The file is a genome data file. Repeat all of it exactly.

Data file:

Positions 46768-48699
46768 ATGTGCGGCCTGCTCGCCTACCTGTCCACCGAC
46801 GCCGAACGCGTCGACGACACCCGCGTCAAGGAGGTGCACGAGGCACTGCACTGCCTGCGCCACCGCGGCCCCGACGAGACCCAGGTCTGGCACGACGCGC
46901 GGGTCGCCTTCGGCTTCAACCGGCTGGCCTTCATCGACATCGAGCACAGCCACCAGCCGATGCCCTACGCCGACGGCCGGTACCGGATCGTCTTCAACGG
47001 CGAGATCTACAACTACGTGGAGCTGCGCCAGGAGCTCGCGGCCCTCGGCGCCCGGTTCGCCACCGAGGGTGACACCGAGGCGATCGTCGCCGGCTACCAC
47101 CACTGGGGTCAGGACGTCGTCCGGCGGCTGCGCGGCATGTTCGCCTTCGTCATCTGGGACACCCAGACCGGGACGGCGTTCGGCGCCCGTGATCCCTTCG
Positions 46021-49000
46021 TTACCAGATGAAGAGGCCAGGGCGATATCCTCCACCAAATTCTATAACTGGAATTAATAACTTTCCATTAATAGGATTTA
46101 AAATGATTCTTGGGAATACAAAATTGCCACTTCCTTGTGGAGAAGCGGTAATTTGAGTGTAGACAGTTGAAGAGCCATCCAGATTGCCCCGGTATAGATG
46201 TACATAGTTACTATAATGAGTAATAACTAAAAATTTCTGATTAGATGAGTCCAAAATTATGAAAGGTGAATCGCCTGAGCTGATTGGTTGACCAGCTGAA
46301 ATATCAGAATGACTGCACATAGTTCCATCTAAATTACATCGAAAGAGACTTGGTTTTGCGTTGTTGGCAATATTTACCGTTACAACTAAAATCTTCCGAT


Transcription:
Positions 46768-48699
46768 ATGTGCGGCCTGCTCGCCTACCTGTCCACCGAC
46801 GCCGAACGCGTCGACGACACCCGCGTCAAGGAGGTGCACGAGGCACTGCACTGCCTGCGCCACCGCGGCCCCGACGAGACCCAGGTCTGGCACGACGCGC
46901 GGGTCGCCTTCGGCTTCAACCGGCTGGCCTTCATCGACATCGAGCACAGCCACCAGCCGATGCCCTACGCCGACGGCCGGTACCGGATCGTCTTCAACGG
47001 CGAGATCTACAACTACGTGGAGCTGCGCCAGGAGCTCGCGGCCCTCGGCGCCCGGTTCGCCACCGAGGGTGACACCGAGGCGATCGTCGCCGGCTACCAC
47101 CACTGGGGTCAGGACGTCGTCCGGCGGCTGCGCGGCATGTTCGCCTTCGTCATCTGGGACACCCAGACCGGGACGGCGTTCGGCGCCCGTGATCCCTTCG
Positions 46021-49000
46021 TTACCAGATGAAGAGGCCAGGGCGATATCCTCCACCAAATTCTATAACTGGAATTAATAACTTTCCATTAATAGGATTTA
46101 AAATGATTCTTGGGAATACAAAATTGCCACTTCCTTGTGGAGAAGCGGTAATTTGAGTGTAGACAGTTGAAGAGCCATCCAGATTGCCCCGGTATAGATG
46201 TACATAGTTACTATAATGAGTAATAACTAAAAATTTCTGATTAGATGAGTCCAAAATTATGAAAGGTGAATCGCCTGAGCTGATTGGTTGACCAGCTGAA
46301 ATATCAGAATGACTGCACATAGTTCCATCTAAATTACATCGAAAGAGACTTGGTTTTGCGTTGTTGGCAATATTTACCGTTACAACTAAAATCTTCCGAT